The Art of Forgiveness

The ability to forgive directly correlates with the yearning to understand. From blaming, the narrative takes a sudden shift to absolvement. In blame, the whole person becomes that one action, whereas, in understanding, the past story is unearthed that has led them to the act. Understanding goes beyond the surface, whereas blame is seeing the superficial, only what is there, it lacks depth. There is an intelligence in forgiveness because it demands going beyond yourself and your illusions on morality.

Forgiveness implies the willingness to witness the humanity of another person, even if their actions seem inhumane. Though we claim we could never do something so horrid as they did, we can at the very least see why someone else would. We are all just reacting from our personal database. 

As much as we all like to think we are equals, we are not. Each of us operates from a limited set of tools that vary person to person, handed to us from the foundation of familial life, our biology, conditioning, and culture. 

We are humans who are fallible in nature, we learn through making mistakes continuously. These mistakes inevitably have a ripple effect, they do not only touch us, for we are so interrelated. It spreads. 

When someone does something we deem as ‘bad’, we cannot see the person behind the action. They become what they have done. They are the badness or wrongness.

Awareness allows us to see, but it is so clouded by the ego, which is in the separation. This is what makes us unable to forgive, the ego not seeing the other’s humanity. Our melodrama is the only thing to exist at the moment. Awareness is simply a small space, a pause to see outside of yourself, to witness the other and his predicament.

I once had a girlfriend who told me that she has compassion for her rapist, because she knows he was just a product of his violent upbringing and a patriarchal society. and that to do something so horrid you have to be in a horrid state of mind. This is not saying she went and hugged her rapist or kissed and made up, it means that she did not hate him, or see what he did to her as anything to do with her, it was everything to do with him. She saw him as a person, a person with problems that ran very deep. 

Dehumanization prohibits forgiveness, a person turns monster and the monster recycles his debt, for he is not given the space to change. We see this in the polarization of the news, demonizing people and simplifying the human condition, hiding it actually. We see this with the prison industrial complex in the United States, people have their whole lives followed by the shadow of their crimes. Prison is not about rehabilitating people, it is about punishing them and never forgiving them, even when they pay their dues and leave prison. They are unable to get normal jobs and their record follows them for the rest of their lives.

When we are unable to forgive, we hold the person to low standards, not believing in their capacity to be better. And it becomes a self-fulfilling prophecy. They become the bad thing they have done. 

Forgiveness is saying “I see that you did something hurtful, and I am giving you the power to not be defined by that one action.” Forgiveness always implies a type of optimism, the belief that humans can change. Forgiveness goes beyond labeling and conceptualizing another person as a villain in our lives or a predator or evil. We get in the way of our own healing so often through our own intelligence.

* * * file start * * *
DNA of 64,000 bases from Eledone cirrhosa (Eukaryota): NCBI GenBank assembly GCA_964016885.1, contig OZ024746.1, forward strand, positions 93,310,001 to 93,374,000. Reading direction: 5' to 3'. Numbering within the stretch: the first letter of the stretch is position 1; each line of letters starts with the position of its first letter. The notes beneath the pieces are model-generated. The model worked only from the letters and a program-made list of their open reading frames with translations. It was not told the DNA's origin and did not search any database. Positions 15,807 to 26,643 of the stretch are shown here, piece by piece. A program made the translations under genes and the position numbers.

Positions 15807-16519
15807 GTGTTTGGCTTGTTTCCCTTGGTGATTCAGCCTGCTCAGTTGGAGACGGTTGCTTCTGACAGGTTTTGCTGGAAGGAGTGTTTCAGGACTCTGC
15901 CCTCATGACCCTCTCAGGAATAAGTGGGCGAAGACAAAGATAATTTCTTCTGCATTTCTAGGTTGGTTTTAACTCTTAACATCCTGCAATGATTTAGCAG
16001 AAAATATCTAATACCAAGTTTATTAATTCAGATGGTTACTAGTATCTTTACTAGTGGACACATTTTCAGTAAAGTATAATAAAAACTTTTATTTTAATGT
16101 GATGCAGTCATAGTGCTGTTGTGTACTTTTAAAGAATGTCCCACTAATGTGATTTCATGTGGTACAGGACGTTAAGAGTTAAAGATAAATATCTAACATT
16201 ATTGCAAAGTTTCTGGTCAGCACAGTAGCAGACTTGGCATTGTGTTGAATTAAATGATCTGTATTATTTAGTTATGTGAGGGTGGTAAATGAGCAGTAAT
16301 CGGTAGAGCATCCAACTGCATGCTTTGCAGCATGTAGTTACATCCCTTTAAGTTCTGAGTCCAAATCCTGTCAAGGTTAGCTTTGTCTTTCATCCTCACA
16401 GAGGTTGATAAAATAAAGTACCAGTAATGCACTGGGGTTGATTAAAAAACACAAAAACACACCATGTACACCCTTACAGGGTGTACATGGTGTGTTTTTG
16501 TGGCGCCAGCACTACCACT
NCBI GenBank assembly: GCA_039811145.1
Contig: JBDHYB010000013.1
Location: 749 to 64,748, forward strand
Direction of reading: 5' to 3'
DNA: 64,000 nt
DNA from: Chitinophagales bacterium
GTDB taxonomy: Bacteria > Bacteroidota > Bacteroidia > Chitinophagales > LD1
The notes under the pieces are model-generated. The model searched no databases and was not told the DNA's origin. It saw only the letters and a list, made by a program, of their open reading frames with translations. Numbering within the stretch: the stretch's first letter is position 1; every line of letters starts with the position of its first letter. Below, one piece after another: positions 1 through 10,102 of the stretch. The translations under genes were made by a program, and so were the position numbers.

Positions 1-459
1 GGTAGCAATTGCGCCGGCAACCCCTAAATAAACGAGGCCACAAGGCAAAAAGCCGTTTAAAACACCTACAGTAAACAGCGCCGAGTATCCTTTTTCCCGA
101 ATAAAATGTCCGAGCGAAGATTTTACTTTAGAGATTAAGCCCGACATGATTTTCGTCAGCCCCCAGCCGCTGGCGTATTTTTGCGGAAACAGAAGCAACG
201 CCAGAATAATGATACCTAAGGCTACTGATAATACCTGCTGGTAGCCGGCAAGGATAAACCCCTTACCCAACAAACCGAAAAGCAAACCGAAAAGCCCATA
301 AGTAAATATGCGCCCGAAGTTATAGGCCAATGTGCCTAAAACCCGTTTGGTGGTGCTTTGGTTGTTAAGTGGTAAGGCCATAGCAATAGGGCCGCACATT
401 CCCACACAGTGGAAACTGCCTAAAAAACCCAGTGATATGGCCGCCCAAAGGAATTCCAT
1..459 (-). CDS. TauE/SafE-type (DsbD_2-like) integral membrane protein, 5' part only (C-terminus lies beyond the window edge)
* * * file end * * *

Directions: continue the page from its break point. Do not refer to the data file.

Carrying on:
The intellect has become a weapon we use against ourselves. Memory is a tool, but we use it as a knife, cutting ourselves, remembering and clinging, holding onto the wrongs we feel the world has unfairly dealt us. We can feel the heat of a trauma as if it just happened. And we harm ourselves the most when we do not forgive because we are taking on that pain as our own by refusing to release it. 

The mind clings and clings, especially to the negative. Forgiving is the ability to release. When we are in hatred, we store the emotions in the heart, and the flow of energy cannot disperse because we are so blocked from past experiences and traumas. 

When energy is unable to flow we become depressed, lower versions of ourselves. The energy of life cannot enter and move. We stagnate. The world cannot flow through us with ease if we are clinging to things. We are taking the worst we have experienced and storing it within us for so long, it becomes us. 

To allow life is to accept it as it is. Even when you feel you have been misled or wronged or betrayed. Forgiving is accepting and moving on. And that does not mean that you go back to the person who hurt you, it means you do not hold on to what they did. You know that their actions do not define you.

But how to move on if we were handed no closure? Or if the pain is being recycled through us, feeling like it is never-ending? We have to accept that it is beyond us. That the external world is not something we can control. The hurt will come and we must learn how to let it go. We let it go by knowing it is not us. 

In forgiveness, we teach ourselves how to live again. When we refuse to close or contract, we remain open and allow all of life to move through us. To be a victim to life is to live in a world with beauty, and remain closed to it all because you think you are protecting yourself. The shield blocks the flowers too. 

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